Big Data is affecting companies of all sizes. However, many of them do not know how to properly mine important information it. Microsoft hopes to change this through an art exhibition that demonstrates how Big Data tools can be used to make sense of seemingly meaningless information.
Microsoft South Africa believes that the current South African business environment represents an important growth opportunity for the mining of data for firms seeking a competitive edge.
“Many people are talking about data becoming the new business currency,” says Kelly Husband, Microsoft South Africa’s Data Platform Product Marketing Manager. “Trending terms like Big Data, Internet of Things and Predictive Analytics are all buzz words in the market but the essence of what we are seeing is really the importance of data – existing data, new data, new insights from data, faster insights from data, and predictive analysis from data.”
Microsoft SA, through familiar technology tools such as Excel and SQL, is able to offer an unparalleled experience to businesses unlocking actionable insights with the ingestion and analysis of data.
Companies such as Tracker, a leading vehicle tracking company in South Africa, has been leveraging the data collected through the nodes in their customer database of vehicles to provide insights to organisations such as Navigation companies, Insurance companies, and Emergency Services.
“With the use of already installed vehicle tracking devices, we are able to track the live movements of vehicles around the country, segmenting the data down to the side-streets of the city we can predict traffic issues, map traffic incidents and even help define the state of the roads. The possibilities are endless to help organisations like to improve the quality of our roads or reroute emergency services to help improve emergency response time,” says Wayne De Nobrega CEO of Tracker South Africa.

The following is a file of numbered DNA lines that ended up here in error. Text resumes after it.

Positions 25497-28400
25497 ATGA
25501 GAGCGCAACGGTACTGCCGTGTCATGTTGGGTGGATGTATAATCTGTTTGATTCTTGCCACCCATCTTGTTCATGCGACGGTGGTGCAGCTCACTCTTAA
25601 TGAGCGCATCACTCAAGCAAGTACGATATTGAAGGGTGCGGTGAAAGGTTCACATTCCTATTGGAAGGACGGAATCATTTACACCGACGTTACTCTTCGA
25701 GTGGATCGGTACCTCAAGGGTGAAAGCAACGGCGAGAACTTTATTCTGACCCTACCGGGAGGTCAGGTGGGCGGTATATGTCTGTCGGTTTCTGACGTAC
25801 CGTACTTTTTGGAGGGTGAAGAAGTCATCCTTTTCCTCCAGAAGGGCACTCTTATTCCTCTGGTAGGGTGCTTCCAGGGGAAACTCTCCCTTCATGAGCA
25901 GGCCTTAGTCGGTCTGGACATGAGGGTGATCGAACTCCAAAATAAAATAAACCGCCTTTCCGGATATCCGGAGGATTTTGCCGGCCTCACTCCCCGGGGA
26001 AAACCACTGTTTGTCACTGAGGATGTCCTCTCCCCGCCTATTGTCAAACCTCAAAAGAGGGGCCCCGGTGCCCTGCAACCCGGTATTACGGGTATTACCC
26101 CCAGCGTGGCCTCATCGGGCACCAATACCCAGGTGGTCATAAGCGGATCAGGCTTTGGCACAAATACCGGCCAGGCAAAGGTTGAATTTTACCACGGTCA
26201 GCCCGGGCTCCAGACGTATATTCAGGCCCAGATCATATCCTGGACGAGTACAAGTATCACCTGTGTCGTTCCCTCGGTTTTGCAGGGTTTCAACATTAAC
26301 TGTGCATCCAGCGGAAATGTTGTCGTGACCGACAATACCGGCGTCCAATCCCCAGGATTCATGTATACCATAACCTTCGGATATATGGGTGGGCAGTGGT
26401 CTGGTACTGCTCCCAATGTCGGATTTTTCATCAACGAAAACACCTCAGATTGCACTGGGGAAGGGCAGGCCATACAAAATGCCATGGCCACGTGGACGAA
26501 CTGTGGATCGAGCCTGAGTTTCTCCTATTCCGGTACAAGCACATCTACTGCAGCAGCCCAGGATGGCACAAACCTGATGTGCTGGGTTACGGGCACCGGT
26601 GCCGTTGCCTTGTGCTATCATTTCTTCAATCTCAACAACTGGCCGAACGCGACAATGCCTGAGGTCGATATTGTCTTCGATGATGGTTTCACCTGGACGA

“The impact that the analysis and understanding of the data on hand can have on business is already redefining the way businesses are operating in the country. Through the analysis and visualisation of the data, we have been able to effect change and impact the way we offer services to our customers and our partners.”
In order to showcase the evolving role of data in business Microsoft South Africa launched an art exhibition last night at the Mr Price Court in Sandton City, which showcases the work of six young artists. Artists were commissioned to create pieces of artwork that illustrated what Big Data means to them as well as the potential it possesses to boost a business’s performance and bottom line.
Through the use of the art exhibition, Microsoft South Africa hopes to educate businesses and consumers about the possibilities that could be unleashed with Big Data, how the information available through analysis has the potential to empower business and the consumer.
The art exhibition, on display at the Mr Price Court in Sandton City, will be open to the public for a two week period as of 19 June.
For the piece entitled Cloud, Kgosietsile Ramorola (20) used a mirror and light to illustrate how Big Data tools can be used to make sense of seemingly meaningless information. “My idea is to use light from the top to get the image that you are looking for. So the mirror works as a Microsoft tool, taking the image or information that’s at an awkward angle and displaying it on the wall in a clearer, bigger and easier to understand way.”
21 year old Njabulo Mziyane explains his train of thought when coming up with his artwork entitled Fly on the wall: “I thought of how much data is used every day and decided to amplify the amount of data, by taking something small and making it seem a lot bigger. With magnification as the tool, it demonstrates how a small amount of data can make a huge difference.”
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